If you’ve been following my reviews for a while, you’ll have noticed that I don’t always review Catholic books. This will be one of those other reviews. As Catholics, we are committed to ecumenism. If other Christians are reflecting on beliefs that we share, we should at least be willing to listen, even if we don’t completely agree. That idea was what drew me to Bound Together: How We Are Tied to Others in Good and Bad Choices, by Chris Brauns. I believe in solidarity, too, and especially in the effects of original sin, so I was intrigued to find a Christian pastor explicating those very principles from a heavily Scriptural background. Before I read Bound Together, I could have told you that I believe in solidarity and original sin, but I couldn’t explain why quite as well as I can now.
Solidarity forms the backbone of Catholic Social Teaching and covenant theology. Our existence as humans began with one couple’s covenant with God, and from that first family came the Chosen People of Israel, continuing through the centuries and struggles until Jesus Christ made union with God available to everyone on Earth. We trace our union as one human family all the way back to the beginning. We started as one, so we should do everything we can to reunite now. That’s solidarity. I give a dollar to a woman panhandling because she and I are both trying to love and serve God and our neighbor, she by asking for help and me by giving it. We ban harmful chemicals from the water supply because we’re not getting any more water, so we have to share. Hundreds of men and women are at the Texas Capitol Building right this minute offering prayers, presence, and peaceful testimony to defend the unborn because they can’t speak for themselves. That’s solidarity: we’re all in this together.
If you’re not a Catholic or just not into Catholic Social Teaching, though, solidarity might just seem like conjecture. Brauns takes it down to the basics of Scripture. He accepts the doctrine of original sin: that Adam represented all of humanity, so when he sinned, we became a race of sinners. Individually, we make choices that affect others, but no matter what we want or deserve, others’ choices affect us. The rope is Brauns’s image for this effect. Imagine that God created Adam and tied a rope connecting them. Adam chose to untie the rope, but he lacked the power to ever retie it to God and heaven. Every couple, family, nation, and kingdom throughout the Old Testament has similar ropes. Fortunately, that meant Noah’s whole family was saved by being roped to Noah. Unfortunately, that also meant every other being on Earth—from the most wicked men and women to the most innocent babies to non-sentient cattle—perished in the Great Flood. The rope has positive and negative consequences. Ultimately, Jesus came along: the God-man who could tie the rope not only between God and himself, but between himself and every single one of us. He’s got all the rope he’ll ever need, and we hope he will use it to pull us up to heaven some day.
The Word of God was given for our benefit, though, and what greater application than our actual lives? As in the beginning, the first ropes between men are that of marriage and family. Brauns uses his principle to explain why marriage is such a unique union. We choose to rope ourselves to a spouse, so we are committed to maintain that rope until God breaks it by death. Spouses’ choices can cause great pain or great joy; the rope goes both ways. Parents and children have ropes almost as strong because we don’t usually choose them. It’s not just Old Testament children that suffer because their parents make poor choices, and it’s not just David mourning over a dead son. Even the fear of death and rampant individualism are nothing compared to the positive power of the rope.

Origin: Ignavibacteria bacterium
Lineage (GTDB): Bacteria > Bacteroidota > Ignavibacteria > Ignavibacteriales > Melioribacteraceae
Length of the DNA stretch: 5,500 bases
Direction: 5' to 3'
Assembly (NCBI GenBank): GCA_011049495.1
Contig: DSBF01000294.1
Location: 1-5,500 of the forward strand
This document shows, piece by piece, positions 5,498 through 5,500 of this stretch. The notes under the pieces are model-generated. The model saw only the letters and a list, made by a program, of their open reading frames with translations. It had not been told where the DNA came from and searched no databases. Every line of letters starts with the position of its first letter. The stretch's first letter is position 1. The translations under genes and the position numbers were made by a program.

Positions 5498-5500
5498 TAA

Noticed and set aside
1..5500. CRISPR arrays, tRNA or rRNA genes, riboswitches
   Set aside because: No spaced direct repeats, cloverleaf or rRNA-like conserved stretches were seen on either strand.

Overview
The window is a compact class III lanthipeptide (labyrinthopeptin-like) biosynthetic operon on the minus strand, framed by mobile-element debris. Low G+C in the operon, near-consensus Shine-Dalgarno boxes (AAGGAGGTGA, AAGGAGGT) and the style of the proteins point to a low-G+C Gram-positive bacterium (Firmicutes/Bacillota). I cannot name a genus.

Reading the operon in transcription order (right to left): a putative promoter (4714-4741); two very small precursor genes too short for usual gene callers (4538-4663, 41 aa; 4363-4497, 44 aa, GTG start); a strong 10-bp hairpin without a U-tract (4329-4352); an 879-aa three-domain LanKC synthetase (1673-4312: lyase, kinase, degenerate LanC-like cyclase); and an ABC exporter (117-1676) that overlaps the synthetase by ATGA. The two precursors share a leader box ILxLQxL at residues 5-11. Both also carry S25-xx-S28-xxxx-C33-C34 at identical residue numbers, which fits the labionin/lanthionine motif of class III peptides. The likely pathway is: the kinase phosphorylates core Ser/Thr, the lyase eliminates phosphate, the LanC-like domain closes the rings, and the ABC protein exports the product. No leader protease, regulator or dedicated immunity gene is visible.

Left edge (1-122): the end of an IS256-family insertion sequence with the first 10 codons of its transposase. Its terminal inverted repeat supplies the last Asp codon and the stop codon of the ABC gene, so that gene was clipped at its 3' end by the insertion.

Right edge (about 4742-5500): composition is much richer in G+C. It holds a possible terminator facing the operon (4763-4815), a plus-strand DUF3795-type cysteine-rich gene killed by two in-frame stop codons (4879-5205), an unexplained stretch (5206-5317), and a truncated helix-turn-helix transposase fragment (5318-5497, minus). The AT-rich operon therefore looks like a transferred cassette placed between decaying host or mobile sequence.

I agreed with most of what I read, but not all. I knew I wouldn’t; I’m a Catholic, and Brauns is not. As an evangelical church pastor, Brauns appeals to Scripture as the highest authority. (I’m not sure where his own authority falls into that as would the Magisterium for Catholics.) He does, however, also appeal to a variety of Christian theologians (including G.K. Chesterton, who was, of course, a Catholic) and denominational theologies (such as the Westminster Confession and Catechism) without explaining why we should follow those particular non-Scriptural texts. Elsewhere, Brauns insists that our union with Christ is stronger than our union with Adam, but he stops just short of explaining exactly why that is true. He says that our marriage to Christ as the Church, his bride, is stronger than an earthly marriage because “it is based on a relationship not with another sinner but with our sinless Savior.” I understand that, but I want him to make that same argument about our ropes to Adam and to Christ. Further regarding marriage, he refers to divorce as being as significant as amputating a limb, but he makes no comment about remarriage. Is it more like a prosthesis (good, but not ideal or always necessary) or like regrowing the original limb (impossible without perverting nature) or something else entirely? With a book about theology, I was bound to find incompatibilities between his beliefs and my own. Your mileage may vary.
Overall, I enjoyed reading Bound Together. I found it very practical without watering down theology (even if I didn’t agree with all of it), and I was really glad to see other Christians talking about principles so important in my own Church. If you’re interested in widening and strengthening your Christian worldview, this just might be the place to start.
Up next: The Lamb’s Supper, by Scott Hahn, a study of the book of Revelation and the Mass